With its new location sharing capabilities, Facebook aims to redraw the local search map.
Moving to challenge Google and other emerging location-based services, Facebook on Wednesday introduced Facebook Places, a way for users to expose their location to other Facebook users and applications and to locate their friends.
Places allows users to share their location in real-time using an iPhone or a Web page accessed through a mobile browser that supports HTML 5 and geolocation.
By accessing Places through Facebook's iPhone app or the touch.facebook.com site and pressing the "Check In" button, the user sees a list of nearby places. He or she can select an existing place, search for other nearby places, or add a new one.
Checking in sends a message to friends' News Feeds and shows up in the Recent Activity list associated with the relevant Place page.
Places also allows users to tag friends who are present in a location, just as they can tag friends in photos posted to Facebook.
The service is currently available only in the U.S. but Facebook is working to make it more widely available.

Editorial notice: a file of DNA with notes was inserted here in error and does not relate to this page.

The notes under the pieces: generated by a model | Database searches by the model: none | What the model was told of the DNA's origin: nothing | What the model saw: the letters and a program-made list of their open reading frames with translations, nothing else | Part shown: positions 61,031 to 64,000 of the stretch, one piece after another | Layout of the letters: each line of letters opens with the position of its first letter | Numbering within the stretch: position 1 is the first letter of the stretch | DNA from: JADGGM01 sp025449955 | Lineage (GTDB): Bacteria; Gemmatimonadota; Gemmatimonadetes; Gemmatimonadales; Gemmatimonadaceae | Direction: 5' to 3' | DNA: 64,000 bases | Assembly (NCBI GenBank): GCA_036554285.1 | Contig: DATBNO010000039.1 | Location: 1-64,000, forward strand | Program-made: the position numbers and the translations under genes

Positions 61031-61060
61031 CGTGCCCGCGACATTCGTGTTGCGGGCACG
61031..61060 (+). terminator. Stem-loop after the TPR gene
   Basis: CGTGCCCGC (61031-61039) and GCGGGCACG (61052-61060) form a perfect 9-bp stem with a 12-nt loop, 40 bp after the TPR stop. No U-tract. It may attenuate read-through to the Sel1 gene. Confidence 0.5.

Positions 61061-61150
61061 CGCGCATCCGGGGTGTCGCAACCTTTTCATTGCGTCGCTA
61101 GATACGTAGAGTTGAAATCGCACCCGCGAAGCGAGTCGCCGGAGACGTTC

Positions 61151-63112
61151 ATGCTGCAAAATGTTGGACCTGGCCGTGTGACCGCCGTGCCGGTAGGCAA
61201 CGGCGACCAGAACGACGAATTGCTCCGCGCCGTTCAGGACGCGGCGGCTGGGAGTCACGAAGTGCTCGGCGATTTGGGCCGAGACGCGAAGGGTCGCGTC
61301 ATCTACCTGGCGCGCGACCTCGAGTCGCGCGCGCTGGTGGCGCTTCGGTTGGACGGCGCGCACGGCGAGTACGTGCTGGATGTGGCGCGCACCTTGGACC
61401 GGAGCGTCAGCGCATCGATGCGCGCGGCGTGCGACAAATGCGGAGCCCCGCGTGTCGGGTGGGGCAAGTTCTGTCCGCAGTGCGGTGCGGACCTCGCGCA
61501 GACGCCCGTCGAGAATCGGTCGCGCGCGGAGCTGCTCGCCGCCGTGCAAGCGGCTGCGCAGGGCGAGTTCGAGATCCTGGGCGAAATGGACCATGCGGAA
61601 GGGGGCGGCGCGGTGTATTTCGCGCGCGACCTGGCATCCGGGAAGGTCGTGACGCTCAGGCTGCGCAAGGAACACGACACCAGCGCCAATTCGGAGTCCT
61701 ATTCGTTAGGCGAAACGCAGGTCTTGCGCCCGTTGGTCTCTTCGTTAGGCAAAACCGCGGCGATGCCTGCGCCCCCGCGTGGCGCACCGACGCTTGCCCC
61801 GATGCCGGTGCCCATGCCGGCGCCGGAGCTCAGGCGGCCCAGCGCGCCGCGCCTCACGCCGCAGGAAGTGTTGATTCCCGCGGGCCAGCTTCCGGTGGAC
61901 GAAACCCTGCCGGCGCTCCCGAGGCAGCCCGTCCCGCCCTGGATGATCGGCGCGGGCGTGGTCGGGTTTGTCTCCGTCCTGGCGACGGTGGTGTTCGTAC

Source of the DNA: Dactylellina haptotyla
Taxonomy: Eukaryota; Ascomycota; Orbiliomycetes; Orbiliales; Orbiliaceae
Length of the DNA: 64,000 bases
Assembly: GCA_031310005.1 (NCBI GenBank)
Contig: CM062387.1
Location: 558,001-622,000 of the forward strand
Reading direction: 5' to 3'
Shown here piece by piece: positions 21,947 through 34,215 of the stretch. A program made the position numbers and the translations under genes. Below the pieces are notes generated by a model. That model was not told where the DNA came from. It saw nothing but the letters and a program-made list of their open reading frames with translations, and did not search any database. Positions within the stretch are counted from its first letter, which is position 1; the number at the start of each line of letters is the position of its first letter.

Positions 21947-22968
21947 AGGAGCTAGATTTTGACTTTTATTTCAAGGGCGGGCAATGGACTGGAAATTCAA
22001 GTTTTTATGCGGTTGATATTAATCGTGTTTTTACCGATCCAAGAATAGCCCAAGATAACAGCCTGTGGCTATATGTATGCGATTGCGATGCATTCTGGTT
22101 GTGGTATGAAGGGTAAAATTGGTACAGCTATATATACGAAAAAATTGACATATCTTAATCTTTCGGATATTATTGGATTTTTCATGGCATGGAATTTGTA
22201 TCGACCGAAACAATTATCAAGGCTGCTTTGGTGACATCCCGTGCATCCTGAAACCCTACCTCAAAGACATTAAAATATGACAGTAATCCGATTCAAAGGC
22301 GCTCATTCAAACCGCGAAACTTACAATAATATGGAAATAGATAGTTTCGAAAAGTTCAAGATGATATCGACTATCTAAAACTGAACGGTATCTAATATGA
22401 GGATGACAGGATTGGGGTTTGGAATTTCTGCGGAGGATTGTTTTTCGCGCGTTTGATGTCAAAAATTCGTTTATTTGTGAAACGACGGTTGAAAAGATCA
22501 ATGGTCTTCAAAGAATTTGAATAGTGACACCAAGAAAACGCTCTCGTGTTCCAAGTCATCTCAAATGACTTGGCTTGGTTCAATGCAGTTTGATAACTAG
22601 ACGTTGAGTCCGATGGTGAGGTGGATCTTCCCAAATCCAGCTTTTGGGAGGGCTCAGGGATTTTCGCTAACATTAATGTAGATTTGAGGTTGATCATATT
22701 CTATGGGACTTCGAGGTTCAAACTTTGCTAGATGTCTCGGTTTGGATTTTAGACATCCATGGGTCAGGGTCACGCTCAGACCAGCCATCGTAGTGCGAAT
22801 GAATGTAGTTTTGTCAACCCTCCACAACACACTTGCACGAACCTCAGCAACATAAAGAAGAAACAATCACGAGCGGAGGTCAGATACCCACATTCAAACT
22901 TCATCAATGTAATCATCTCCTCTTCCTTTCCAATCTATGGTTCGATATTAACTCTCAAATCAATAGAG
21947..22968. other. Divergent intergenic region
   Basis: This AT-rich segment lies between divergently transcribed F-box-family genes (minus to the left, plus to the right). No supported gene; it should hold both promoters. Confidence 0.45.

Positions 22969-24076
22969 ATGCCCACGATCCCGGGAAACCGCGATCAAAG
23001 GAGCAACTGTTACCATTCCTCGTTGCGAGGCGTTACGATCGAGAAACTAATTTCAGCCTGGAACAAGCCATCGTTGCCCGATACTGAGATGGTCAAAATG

Facebook is exposing Places data to developers through its Graph API. It anticipates developers will employ Facebook users' location data to enhance the social experience of various mobile and Web applications.
The company also anticipates criticism from privacy advocates, as can be seen in its insistence that there's no privacy risk associated with Places. "It's important to remember that all access to location information through the Graph API respects a user's privacy controls, which can be viewed and changed on Facebook.com or m.facebook.com," explained Facebook Places engineer Ben Gertzfield in a blog post for developers.
Google in the Enterprise SurveyThere's no doubt Google has made headway into businesses: Just 28 percent discourage or ban use of its productivity products, and 69 percent cite Google Apps' good or excellent mobility. But progress could still stall: 59 percent of nonusers distrust the security of Google's cloud. Its data privacy is an open question, and 37 percent worry about integration.